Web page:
Stirring Experiences: 4. How I Escaped Marrying the Wrong Girl
Marriage with many is a lottery, and few believe that one can be as positive of God's leadings in matrimonial matters as in other things. As a result many leap into love affairs blindly, trusting that everything will be all right.
Some seem to think the fact that they love a certain individual is in itself evidence that God is in it all. This is a seriously mistaken idea. I want to assure my reader that he can be as clear in Divine leadings in love affairs as he can in his salvation. That you love some one is positively no evidence that God is in it; for often an individual's apparent first love is only sentimentalism or sex appeal. Genuine love is; entirely over, above, and beyond sex attractions, and reaches its highest sense of satisfaction only in the fond and affectionate associations of life.
The very fact that thousands of others have loved and married the wrong person, then later on sought a divorce, is evidence in itself that you, too, can blindly put your foot in the same trap. Do not imagine yourself immune or incapable of a serious mistake here. In my early years of zeal without knowledge, God in mercy prevented me from marrying the wrong girl. Although she was a beautiful Christian character, yet she was not God's choice for me, and it abundantly paid me to wait. Never consent to marry in a hurry. If the Lord is in it you will have plenty of time to pray and get God's leadings; and unless you can pray through and get God's sanction on your marrying a certain person, you had better stay single all of your life.
It seems to be a special trick and delight of Satan to get people mated wrong for life; then he succeeds in blasting and wrecking two lives. Not only are those two lives lost, but all the good that might have been accomplished for the kingdom of Jesus Christ is also lost with their influence for righteousness.
Some say love is blind. I do not believe that statement. Silly "puppy love" may be blind, but genuine love loves with both eyes wide open. It loves because it sees something worth while to love and admire.
My love for Evangeline was not love at first sight, but became a growing factor in my life. I first admired her because of what she was. I saw her intrinsic worth and value to the cause of Christ and to me. As I became more closely associated with her, I was compelled to admire her sweet spirit and noble character. I was soon brought to recognize that she was a jewel, and my love was more forcibly attracted to her. Months after we began keeping company, I refused to allow myself to propose to her until I had prayed through and the Lord assured my heart that she was His choice for me.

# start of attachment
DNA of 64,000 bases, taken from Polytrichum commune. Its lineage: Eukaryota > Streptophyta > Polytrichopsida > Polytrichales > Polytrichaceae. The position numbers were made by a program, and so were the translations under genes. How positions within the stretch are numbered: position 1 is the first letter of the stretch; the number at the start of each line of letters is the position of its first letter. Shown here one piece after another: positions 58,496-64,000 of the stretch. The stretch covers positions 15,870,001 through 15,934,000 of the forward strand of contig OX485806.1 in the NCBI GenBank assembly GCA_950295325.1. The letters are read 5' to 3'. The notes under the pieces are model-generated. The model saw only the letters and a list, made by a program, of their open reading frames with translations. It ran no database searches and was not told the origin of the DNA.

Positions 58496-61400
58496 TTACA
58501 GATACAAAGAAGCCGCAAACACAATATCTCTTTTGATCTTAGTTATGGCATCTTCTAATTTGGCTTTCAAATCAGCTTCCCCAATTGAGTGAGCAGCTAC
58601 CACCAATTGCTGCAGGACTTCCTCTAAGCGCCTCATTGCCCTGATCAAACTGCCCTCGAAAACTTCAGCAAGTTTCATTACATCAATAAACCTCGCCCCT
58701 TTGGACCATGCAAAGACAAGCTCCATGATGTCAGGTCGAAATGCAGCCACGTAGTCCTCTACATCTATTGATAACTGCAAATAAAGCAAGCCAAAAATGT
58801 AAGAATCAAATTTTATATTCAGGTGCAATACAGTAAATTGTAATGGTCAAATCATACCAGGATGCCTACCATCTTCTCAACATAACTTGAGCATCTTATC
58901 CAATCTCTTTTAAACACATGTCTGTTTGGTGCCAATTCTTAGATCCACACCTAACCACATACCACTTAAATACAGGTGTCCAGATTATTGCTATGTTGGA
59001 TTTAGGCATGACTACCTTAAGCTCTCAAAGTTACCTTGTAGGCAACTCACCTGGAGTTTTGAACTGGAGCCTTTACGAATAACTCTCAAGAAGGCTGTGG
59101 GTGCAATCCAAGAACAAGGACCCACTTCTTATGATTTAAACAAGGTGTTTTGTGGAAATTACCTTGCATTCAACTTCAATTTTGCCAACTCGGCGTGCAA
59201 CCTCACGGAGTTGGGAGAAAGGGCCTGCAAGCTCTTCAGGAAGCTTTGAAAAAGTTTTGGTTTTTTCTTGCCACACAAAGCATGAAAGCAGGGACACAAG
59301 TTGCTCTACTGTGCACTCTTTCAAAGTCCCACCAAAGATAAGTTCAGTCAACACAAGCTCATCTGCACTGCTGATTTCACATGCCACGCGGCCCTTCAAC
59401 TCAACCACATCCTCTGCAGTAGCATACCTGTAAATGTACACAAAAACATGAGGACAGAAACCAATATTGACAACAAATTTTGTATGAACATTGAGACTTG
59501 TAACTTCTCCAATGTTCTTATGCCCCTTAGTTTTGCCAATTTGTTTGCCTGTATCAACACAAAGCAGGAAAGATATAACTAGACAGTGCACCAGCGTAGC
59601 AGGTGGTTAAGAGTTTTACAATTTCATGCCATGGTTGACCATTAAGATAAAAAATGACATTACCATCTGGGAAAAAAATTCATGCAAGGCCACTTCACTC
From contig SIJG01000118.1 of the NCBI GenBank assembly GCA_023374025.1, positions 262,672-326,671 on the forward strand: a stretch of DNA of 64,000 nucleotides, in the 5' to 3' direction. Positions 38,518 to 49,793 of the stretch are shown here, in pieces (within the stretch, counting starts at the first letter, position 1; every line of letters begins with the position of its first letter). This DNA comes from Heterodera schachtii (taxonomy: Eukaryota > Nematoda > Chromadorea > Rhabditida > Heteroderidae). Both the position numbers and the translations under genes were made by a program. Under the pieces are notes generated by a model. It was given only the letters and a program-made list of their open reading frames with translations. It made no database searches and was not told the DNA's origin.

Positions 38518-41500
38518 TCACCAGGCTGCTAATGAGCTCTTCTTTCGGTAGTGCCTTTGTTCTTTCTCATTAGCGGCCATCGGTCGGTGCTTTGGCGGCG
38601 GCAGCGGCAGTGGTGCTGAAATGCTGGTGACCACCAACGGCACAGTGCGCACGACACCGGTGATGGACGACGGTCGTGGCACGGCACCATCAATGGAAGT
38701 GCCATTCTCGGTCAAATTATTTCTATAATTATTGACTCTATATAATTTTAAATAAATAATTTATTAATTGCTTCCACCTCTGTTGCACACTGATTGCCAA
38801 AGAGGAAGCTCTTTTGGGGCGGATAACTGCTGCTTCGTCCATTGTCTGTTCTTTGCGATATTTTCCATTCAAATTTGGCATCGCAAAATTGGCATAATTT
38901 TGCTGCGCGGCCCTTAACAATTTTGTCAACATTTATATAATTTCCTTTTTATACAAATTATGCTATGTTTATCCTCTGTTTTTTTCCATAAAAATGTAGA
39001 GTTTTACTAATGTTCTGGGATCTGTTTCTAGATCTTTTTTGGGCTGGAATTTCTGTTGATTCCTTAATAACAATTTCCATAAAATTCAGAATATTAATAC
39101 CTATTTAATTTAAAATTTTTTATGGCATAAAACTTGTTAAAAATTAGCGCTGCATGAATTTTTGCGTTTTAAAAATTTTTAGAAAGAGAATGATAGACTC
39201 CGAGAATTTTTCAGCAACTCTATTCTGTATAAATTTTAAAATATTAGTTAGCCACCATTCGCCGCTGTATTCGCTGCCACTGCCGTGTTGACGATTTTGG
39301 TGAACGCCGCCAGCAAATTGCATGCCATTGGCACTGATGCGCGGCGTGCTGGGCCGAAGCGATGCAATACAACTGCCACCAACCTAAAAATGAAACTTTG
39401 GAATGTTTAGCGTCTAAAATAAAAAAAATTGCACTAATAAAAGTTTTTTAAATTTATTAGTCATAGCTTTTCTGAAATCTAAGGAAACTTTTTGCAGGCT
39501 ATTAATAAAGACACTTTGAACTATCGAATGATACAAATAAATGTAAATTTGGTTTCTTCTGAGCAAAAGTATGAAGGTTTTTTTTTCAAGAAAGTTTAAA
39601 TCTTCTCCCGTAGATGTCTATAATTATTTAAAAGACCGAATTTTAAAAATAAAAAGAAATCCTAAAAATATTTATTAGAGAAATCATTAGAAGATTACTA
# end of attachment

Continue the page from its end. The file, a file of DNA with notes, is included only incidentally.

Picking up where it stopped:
The night I asked her to be mine, she did not accept my proposal, and it was not until two weeks later that she gave me her promise. I suppose if she had proposed to me, as so many girls do to their gentlemen friends today, that her name never would have been Surbrook. But nothing in the realm of love was any farther from her refined taste, or more repulsive to her cultured feelings, than that thing. She possessed very high ideals and a keen sense of righteousness and honor.
From the moment God assured my heart that Evangeline was to be mine, I never had a doubt as to His will for me all through our courtship and eighteen months of married life. Neither have I had the slightest regret that I married her; and even now since she is gone, I am just as sure that I married her in the will of God. My only regrets now are that I was not a greater blessing to her and that she so quickly slipped away.
Evangeline was not only an affectionate wife, but a precious sweetheart and loving companion. Her sweet disposition, cheery voice and smiling presence were the sunshine of our home. The very fact that I am positively sure God gave her to me, with all her talents and training which so fitted into my life's calling, has made it doubly hard to give her up, and difficult now to understand why God took her away.
Many times in the past have I thoughtlessly quoted Rom. 8:28, "And we know that all things work together for good to them that love God, to them who are the called according to his purpose." But I must confess I have never known what it meant, and even now I am yet too closely under the shadow of my great sorrow and loss to comprehend what it means.
After Job's home had been robbed by death he did not complain, but said, "The Lord gave, and the Lord hath taken away; blessed be the name of the Lord." How often in adversity have I quoted Job, but knew absolutely nothing of what he was speaking. In my heart I do not find the slightest trace or resentment or rebellion against God. His grace has given me a feeling of perfect resignation, although I do not yet see the reason for this dispensation of sorrow.